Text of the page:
The One Thing Everyone Gets Wrong About Apologising at Work

Apologising at work

It can be hard to find the right words to apologise, particularly in a professional setting. You might not want to labour over the fact you made a mistake, which might undermine your authority. Or you might not even be sure if you need to apologise at all, especially if it’s clear you won’t do it again, or there’s no reason to say ‘sorry’.

Ahead, Shona Hendley, an Australian journalist who has heavily researched and written about apologising, shares her tips for how to best apologise in a professional setting. You can catch her on a new episode of Insight, Sorry, Not Sorry, on Tuesday, August 29 at 8:30pm on SBS or SBS On Demand.

Office worker
Image: Getty Images

When You Shouldn’t Apologise at Work

Firstly, when should you apologise? Hendley says she often sees people apologising at work when it isn’t warranted. She suggests assessing whether an apology is warranted before jumping in with ‘I’m sorry’.

“As an over-apologiser myself, I have done this for as long as I can remember, but it was actually at work that I started to dial it back more effectively,” says Hendley. “I was able to establish more easily whether I had made a mistake or needed to acknowledge that, or whether it was something, like raising an opinion, that didn’t constitute saying ‘sorry’ for.”

The idea that you need to apologise for speaking up or sharing your opinions is something many of us can get wrong about apologising at work, she says.

For example, interjecting in a meeting to say, ‘Sorry, but I’d like to add something to that’. That, Hendley says, doesn’t warrant an apology because you are simply adding to a conversation or discussion, even if it is with an opposing opnion. In fact, in most cases, it should be welcomed.

How to Correctly Apologise at Work

When when you’re apologising, it’s best to be genuine and sincere as most people can see right through a fake apology, says Hendley. If anything, a disingenuous apology only makes the situation worse. Also, own up to your mistakes in a timely manner, and be clear on what you’re apologising for.

“I think understanding the culture of your specific workplace is also critical and ensuring that when and where you apologise aligns with this shows respect for the organisation,” says Hendley. “For example, some employers would prefer a written apology, while others may value one done in person. I’d generally avoid a text or social media apology for work-related issues.”

As for the framework for apologising, Hendley outlines the below:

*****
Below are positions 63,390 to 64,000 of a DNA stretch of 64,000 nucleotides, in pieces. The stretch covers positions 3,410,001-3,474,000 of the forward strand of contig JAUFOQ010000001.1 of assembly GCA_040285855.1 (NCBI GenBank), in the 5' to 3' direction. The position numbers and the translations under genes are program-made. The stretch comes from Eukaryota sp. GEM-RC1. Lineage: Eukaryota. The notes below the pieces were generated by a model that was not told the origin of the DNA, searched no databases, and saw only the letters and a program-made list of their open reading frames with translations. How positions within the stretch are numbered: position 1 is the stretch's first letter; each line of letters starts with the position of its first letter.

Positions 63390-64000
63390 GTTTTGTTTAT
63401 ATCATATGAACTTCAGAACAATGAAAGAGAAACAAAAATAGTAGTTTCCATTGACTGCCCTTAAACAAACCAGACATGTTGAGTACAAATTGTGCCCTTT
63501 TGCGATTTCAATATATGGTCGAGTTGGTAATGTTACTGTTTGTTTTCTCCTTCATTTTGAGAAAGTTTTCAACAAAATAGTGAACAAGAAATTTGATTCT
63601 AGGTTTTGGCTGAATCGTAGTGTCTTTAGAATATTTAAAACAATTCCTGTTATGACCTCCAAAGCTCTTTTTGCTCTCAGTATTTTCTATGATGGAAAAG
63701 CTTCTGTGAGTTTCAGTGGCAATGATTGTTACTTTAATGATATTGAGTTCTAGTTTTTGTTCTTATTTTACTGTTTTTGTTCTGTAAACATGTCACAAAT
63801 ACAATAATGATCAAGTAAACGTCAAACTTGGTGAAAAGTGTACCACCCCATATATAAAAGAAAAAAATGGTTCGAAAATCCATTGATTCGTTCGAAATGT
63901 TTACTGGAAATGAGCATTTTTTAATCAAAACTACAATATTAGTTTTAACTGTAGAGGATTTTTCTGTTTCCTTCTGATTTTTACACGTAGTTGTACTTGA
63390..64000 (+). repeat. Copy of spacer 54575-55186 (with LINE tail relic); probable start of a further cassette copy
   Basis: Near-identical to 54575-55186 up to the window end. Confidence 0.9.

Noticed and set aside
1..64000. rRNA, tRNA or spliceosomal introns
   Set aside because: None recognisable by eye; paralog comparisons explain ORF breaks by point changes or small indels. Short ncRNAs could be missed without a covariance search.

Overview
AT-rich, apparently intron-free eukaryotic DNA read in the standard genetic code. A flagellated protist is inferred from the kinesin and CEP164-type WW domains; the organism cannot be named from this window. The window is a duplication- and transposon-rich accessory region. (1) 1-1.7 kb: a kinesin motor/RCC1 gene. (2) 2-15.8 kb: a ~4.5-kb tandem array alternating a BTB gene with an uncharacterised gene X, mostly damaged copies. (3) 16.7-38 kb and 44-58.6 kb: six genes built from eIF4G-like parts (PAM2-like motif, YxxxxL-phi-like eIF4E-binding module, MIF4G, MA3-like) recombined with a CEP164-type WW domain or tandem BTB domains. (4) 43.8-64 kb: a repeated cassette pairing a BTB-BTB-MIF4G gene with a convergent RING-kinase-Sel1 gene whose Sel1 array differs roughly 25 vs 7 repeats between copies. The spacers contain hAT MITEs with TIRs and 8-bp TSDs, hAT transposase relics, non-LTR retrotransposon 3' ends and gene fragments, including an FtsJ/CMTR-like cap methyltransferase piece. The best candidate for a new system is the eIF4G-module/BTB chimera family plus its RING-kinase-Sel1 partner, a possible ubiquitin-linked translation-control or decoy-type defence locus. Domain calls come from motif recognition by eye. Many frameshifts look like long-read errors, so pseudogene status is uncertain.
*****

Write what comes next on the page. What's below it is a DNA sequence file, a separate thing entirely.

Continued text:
Acknowledge What Happened

“I think an apology can be kept simple and still be sincere,” she says. “Actually, saying the words, I am sorry is key, and then following up with what it is you did wrong and how you will fix this or learn from it.

“For example, ‘I made a mistake in the article about trees. I thought I had fact-checked this point, but I can see now that I didn’t do this. I’m so sorry, and it won’t happen again. To fix it, I have updated the article with an amendment statement at the end to ensure readers know that this occurred, but if you’d like to discuss this further, I am open to this. Please let me know a suitable time’.”

State Your Mistake

When you’re apologising, it’s also important to state your mistake specifically, so that whoever you are apologising to knows you are aware of it and why your actions were wrong. Also, be careful with your language, always ensuring you’re respectful and professional, and avoiding humour and sarcasm.

“Another super important thing to remember is not to avoid adding in justifications or deflections for why you made a mistake,” says Hendley. “The ‘I’m sorry but I did it because…’ sort of statement really defeats the purpose of apologising in the first place.”

“The same goes for ‘I’m sorry if you got upset because of….’ That isn’t taking ownership of your actions it almost puts the blame on the victim or person who was impacted by your mistake, and they show no remorse whatsoever. I had a manager say that to me once and, as an employee, I felt completely unseen and disrespected, as if they were saying it to tick a box, not because they meant it.”

Take Corrective Action

Finally, following up on an apology with corrective actions shows that your apology was sincere and that, as a professional, you have grown from the mistake, says Hendley.

“Seeking feedback or input from colleagues around the mistake that was originally made can also be a great way to really show your eagerness to learn from your mistake and make good on your apology,” she says. “It really shows gratitude for feedback and forgiveness — another important part of an apology — too.”

Related: Boundaries vs. Ultimatums: What’s Better For Your Career?

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